“All you have to do is get the baby registry together,” my New York Mom Ronda said over the phone. “We’ll take it from there.”
I gripped the receiver and stared at it like it’d sprouted a head.
For weeks I struggled over the items I need for the baby. I lost sleep over the list. The list ruled me.
“How’s that list coming, Hon?” my friend Maggie, one of the three shower organizers inquired in a morning e-mail. An hour later she sent a text.
The problem wasn’t that I didn’t know the baby needed things. What the baby needed, well that was the problem.
The SAT you can study for. The LSAT you can study for. Selecting things for a baby? You can’t select items that you don’t even know exist. In fact you don’t know what you don’t know until you don’t know it. Diaper Genie? Bompie Pillows? Who knew bottle nipples, like women, came in different sizes?
There were thousands of the little important items. But every one of them bowed to the tyranny of the stroller. I researched strollers in magazines. I watched videos online. Then I decided that I needed to go to the source.
“Excuse me, can I ask you a question?” I asked a twenty-something brown-skinned woman sitting beside me on the downtown B train.
She angled her torso away from me. Her left leg extended in front of the olive-green stroller, and the drowsy blond-haired baby inside. She was wary. I had to work fast.
“So… ah, do you like that stroller?”
She flashed a row of perfect white teeth. “I LOVE it!” she said, relieved to share her first hand experience. The Maclaren, was a gem she assured me. ” Light-weight, snug fit,” she raved about it for three subway stops.
My friend Teraz had a different take.
“Well, as a new Mom you’ll hear all kinds of things, you really have to make your own decision. But I can tell you from personal experience that Maclaren’s are dangerous. My neighbor’s baby lost a finger in one of those strollers.”
” The stroller recall was all over the news, about six months ago, maybe a year. A certain model was recalled. The company mailed a piece that parents to fix the problem, but personally, I wouldn’t risk it. Not after my husband had to start the day looking for a baby’s finger in the hallway with the doorman.”
I picked the Bugaboo stroller. Pricey yes, but lightweight, multi functions and no finger amputations.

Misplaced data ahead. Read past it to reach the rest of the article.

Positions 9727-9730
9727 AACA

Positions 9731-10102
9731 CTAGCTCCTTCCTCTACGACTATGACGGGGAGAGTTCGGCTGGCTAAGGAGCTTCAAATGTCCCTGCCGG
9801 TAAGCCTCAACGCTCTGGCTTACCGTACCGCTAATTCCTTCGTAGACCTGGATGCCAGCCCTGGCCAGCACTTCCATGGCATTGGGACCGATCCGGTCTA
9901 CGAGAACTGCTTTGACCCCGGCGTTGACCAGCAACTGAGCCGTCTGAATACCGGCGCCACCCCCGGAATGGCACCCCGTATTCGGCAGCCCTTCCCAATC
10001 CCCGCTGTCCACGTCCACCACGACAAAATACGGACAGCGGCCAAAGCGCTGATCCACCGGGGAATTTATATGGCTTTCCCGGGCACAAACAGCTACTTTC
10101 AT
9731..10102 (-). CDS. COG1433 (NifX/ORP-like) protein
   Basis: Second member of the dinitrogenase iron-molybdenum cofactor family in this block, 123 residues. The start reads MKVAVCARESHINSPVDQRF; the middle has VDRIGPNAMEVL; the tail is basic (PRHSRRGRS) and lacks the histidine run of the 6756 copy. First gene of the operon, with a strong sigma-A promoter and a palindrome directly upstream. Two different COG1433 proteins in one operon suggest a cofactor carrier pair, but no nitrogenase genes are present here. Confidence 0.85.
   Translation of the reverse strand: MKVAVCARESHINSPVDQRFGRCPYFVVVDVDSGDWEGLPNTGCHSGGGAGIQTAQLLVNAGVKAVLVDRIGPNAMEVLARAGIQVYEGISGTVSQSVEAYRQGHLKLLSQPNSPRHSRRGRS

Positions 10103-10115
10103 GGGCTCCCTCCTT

For all the worry I did over the registry, Maggie, Ronda and Penny should have reminded me that women are independent creatures. When the day for the shower finally arrived, a bright Sunday afternoon on the 21st of November, I discovered that some friends sought the council of the list. Others had beat their own path to the land of gifts.
As I sat surround by friends and family, slurping my favorite champers, Pol Roget, and wrapping paper fell away, the registry wasn’t as important as I had thought. Sure there were things the baby needed. Some I received. Some I didn’t. I received gifts that moms said their kids loved, like the Baby Einstein First Aquarium, and gifts they loved, like modern portable high chairs. Out of all the wonderful items that spilled out of colorful gift bags and boxes, the biggest surprises I wouldn’t have found no matter how long Teraz and I searched the Buy-Buy Baby website.
My friend Jenny gave me a smocked yellow and blue striped gown that her mom started, and Jenny completed, after her mother’s sudden death last spring.
My college roommate, Vickie returned a baby quilt that I made for her twenty years ago. My hands shook when I saw the pink and blue squares and triangles underneath the tissue. ” You didn’t!” I said. Vickie beamed back a knowing smile from across the living room. Six or seven women gathered in close to see the quilt. Then I couldn’t see much after that, a hazy of tears washed over my eyes.
“You know,” it great that you have those things” my friend Jill said, as we took a chat break at our Soho advertising agency office, the Monday after the shower. “Now you have things to hand down in your family.”
I nodded. But I knew they were more than items to hand down,or to store in moth balls or between layers of tissue with sprigs of dried lavender or blocks of cedar, they were icons to celebrate now, symbols of friendship and longevity— a knowing that words really can’t describe.
They will deliver a soft comfort to my daughter, in the night, during the days when nothing else can. It’s only when Tayech is older will she know enough to ask her mom why something as simple as a quilt and a gown can , at the oddest times, make her mother cry.